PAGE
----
In the sixth chapter of Radical Reformission, Driscoll summarizes the relationship between culture and Christianity by using that old haggard issue of “Is it right for a Christian to drink alcohol?” I was fortunate to grow up in a family that often had beer in the fridgerator (yeah read that sentence again, I was “fortunate.” Many/most Christian families look upon drinking alcohol as if it is the test for faith. Christians don’t drink; pagans do, that seems to be our logic often times. Unless you’re really progressive, then you might say, It’s ok for Christians to consume alcohol (but not to the point of becoming drunk, of course), but they should never do it because it looks bad. Well, the fact is it only looks bad to those self-righteous Christians who have this holier than thou attitude about issues of morality.

I really empathize with what Driscoll writes about this issue. Christians are so prude in this area that we have completely distanced ourselves from our culture to the point of being isolated and inable to connect with them. Americans in thier 20’s drink. Now there’s a revelation for you. The bar and club atmosphere is where many young adults find their source of community and family. Nothing wrong there. Many go out to get blitzed . . . yeah, that’s probably not a great biblical idea. But what if they consume alcohol in moderation? Big whoop. Jesus did. Probably just about everyone in the Bible did. Every great theologian to walk the planet has. But this American prudence in the area has left us cold and hard-lined.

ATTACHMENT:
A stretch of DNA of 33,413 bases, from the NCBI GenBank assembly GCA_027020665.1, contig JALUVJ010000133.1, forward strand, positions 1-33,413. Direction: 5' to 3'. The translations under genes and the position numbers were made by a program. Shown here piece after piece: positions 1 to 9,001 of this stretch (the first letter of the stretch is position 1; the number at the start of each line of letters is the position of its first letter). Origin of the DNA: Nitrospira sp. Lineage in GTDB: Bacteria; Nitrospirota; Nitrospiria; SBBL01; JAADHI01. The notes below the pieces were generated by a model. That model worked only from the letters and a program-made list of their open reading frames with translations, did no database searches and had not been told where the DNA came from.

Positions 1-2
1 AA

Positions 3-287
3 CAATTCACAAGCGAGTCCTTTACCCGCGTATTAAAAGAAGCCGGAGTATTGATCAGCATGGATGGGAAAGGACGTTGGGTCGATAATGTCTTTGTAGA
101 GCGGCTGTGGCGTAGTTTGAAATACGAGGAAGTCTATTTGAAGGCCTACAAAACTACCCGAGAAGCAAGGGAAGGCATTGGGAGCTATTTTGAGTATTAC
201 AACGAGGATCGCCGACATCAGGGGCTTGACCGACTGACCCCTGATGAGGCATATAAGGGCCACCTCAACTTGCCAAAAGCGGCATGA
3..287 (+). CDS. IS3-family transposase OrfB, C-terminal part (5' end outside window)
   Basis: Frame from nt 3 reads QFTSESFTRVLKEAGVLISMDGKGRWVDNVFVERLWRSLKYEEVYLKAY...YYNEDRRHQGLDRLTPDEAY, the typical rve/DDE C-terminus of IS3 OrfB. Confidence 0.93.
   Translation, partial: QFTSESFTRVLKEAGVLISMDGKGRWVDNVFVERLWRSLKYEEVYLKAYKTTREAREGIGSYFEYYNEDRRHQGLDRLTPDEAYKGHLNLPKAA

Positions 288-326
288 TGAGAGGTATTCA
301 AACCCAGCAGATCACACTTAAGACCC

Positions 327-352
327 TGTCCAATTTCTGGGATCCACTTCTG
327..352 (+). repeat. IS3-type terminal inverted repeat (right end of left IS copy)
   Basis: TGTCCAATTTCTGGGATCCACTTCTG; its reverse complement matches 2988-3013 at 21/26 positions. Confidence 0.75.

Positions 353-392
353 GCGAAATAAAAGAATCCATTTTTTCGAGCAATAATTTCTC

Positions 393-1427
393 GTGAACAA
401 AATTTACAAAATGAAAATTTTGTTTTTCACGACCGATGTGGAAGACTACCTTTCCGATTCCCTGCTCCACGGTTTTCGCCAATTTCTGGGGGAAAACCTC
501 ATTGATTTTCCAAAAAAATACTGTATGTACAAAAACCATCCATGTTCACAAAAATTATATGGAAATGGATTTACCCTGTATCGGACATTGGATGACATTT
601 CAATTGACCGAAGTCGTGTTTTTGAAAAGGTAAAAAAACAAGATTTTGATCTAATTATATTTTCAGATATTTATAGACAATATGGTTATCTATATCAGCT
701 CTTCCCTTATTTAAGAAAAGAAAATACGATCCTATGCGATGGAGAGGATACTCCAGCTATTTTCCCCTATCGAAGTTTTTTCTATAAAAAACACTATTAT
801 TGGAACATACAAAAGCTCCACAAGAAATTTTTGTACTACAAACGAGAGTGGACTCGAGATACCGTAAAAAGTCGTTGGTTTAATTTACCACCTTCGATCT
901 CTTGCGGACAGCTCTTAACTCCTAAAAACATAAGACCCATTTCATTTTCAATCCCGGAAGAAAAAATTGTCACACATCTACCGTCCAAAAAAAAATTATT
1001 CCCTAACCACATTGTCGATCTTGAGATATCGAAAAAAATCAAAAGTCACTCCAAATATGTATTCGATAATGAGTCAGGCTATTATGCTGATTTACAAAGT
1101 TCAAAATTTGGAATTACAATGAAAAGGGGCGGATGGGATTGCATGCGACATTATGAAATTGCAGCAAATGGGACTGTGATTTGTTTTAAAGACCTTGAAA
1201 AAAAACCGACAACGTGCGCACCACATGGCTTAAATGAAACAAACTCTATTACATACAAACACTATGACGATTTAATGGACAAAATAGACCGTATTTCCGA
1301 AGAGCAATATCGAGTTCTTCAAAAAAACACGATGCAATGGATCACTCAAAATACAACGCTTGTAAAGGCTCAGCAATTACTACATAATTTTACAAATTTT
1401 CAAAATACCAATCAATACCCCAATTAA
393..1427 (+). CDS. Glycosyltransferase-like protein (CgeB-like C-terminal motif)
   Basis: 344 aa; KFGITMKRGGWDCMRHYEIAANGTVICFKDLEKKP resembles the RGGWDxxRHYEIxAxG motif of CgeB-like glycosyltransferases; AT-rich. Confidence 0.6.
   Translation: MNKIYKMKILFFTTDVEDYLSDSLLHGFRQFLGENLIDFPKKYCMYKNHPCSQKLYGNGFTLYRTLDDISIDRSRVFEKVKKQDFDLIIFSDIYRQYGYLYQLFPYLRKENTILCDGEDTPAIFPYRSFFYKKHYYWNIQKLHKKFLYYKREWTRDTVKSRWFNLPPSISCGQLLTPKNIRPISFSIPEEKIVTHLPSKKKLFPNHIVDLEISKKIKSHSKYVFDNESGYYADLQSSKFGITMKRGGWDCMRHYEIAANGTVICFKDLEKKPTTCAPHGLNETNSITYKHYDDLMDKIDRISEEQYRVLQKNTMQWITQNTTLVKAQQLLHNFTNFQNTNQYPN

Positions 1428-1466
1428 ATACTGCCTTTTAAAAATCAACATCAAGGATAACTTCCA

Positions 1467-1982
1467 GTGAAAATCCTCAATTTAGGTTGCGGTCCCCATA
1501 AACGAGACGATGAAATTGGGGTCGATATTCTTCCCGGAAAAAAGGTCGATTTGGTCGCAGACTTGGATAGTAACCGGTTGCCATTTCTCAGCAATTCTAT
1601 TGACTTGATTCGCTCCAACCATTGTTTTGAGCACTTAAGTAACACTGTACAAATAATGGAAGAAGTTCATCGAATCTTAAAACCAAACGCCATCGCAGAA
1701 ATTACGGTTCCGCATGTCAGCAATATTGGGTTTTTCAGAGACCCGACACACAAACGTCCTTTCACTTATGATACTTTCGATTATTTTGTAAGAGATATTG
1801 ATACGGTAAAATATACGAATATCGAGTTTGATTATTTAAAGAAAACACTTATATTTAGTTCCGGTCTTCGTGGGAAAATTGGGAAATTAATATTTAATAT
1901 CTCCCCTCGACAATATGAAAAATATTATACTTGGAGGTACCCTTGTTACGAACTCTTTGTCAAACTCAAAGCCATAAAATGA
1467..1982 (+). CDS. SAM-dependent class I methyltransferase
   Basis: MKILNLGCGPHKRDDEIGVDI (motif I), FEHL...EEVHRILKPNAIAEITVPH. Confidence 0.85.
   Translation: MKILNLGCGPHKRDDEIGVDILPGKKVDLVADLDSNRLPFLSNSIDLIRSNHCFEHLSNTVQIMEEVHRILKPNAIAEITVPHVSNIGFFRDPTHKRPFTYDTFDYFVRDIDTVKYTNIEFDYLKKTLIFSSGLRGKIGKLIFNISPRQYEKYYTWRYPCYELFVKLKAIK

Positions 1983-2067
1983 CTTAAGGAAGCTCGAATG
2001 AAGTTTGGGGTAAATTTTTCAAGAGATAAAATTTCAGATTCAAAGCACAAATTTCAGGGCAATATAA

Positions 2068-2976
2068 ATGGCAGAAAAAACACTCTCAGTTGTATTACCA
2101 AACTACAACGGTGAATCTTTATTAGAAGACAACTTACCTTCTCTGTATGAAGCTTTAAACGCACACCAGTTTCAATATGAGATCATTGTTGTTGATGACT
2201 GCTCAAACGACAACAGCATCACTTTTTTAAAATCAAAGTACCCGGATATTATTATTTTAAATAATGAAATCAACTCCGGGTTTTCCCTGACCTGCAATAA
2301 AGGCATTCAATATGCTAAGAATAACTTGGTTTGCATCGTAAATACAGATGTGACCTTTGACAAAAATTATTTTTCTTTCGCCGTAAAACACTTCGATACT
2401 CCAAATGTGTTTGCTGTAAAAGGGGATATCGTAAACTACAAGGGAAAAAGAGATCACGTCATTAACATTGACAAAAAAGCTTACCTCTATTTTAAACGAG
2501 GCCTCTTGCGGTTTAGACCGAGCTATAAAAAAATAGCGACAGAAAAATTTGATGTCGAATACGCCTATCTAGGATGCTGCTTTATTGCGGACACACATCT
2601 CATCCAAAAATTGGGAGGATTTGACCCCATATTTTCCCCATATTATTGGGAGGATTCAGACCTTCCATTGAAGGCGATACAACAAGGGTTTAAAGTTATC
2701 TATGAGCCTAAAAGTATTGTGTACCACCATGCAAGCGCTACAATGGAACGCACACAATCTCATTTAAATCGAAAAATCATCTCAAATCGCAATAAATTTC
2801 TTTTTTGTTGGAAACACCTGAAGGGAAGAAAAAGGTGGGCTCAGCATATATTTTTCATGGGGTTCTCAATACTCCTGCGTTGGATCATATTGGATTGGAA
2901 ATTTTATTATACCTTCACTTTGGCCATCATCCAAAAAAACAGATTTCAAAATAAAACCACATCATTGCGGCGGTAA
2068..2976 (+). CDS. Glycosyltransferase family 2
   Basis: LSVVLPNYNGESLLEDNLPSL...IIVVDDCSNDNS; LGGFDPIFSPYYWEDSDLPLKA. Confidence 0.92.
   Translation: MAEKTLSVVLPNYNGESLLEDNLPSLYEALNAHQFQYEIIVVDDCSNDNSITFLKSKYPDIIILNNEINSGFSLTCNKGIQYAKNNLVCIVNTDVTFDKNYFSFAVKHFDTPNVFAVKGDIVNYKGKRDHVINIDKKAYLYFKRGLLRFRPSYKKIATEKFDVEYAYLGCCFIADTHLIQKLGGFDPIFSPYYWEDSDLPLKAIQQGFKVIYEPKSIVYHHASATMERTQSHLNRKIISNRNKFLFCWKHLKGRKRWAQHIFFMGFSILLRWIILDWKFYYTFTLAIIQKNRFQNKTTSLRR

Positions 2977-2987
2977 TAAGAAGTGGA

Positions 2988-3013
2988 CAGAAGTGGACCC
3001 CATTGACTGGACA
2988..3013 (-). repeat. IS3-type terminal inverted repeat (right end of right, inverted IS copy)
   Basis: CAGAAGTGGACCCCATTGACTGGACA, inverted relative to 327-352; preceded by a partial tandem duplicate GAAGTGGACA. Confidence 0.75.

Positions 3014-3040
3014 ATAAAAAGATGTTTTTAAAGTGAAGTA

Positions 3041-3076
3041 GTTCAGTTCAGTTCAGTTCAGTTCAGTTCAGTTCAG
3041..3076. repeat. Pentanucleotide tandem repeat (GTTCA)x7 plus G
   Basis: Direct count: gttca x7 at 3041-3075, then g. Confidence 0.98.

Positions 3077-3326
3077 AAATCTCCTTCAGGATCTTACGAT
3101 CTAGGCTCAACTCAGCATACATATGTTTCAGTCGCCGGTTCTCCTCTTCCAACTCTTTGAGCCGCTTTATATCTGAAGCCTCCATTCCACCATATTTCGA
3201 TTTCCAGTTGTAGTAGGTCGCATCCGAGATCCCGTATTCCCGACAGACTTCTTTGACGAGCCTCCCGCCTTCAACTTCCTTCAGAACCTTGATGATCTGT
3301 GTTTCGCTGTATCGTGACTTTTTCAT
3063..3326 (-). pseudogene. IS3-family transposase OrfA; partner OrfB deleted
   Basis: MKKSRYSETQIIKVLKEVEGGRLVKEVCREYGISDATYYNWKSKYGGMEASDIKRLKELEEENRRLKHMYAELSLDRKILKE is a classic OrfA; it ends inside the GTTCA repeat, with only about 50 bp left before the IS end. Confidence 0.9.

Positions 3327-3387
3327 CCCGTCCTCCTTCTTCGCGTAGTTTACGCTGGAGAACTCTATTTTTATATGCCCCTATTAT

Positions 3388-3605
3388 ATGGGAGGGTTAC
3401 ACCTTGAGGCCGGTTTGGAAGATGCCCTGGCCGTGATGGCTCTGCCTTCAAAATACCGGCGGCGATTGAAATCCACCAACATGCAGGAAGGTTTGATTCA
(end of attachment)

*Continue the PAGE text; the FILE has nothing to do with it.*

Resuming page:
I’m not saying that we drink to fit in, I’m saying that we shouldn’t be so judgemental and condescending on an issue that is far from black and white. You probably can make more of a case that Christians should take in alcohol in moderation than completely abstain (which is what Mark Driscoll believes). I still feel a little uncomfortable when one of my “brothers/sisters” orders a beer, but that is my problem, not theirs. I am slowly overcoming that bias and prejudice.

I really liked a citation from either Luther or Calvin, I don’t remember which now, that Driscoll makes. Women and wine can both lead to sin by man, should we abolish women and wine both? Great point. The sins men and women commit are far more complicated and harsh than the sin of drunkenness. Let’s be consistent.

Christians are often looked upon as people who don’t know how to have a good time. Maybe we could kick back with a cold one and remind them that we celebrate the best of good times, a time that is coming . . . maybe with a big keg in the sky? Who knows?


2 thoughts on “Beer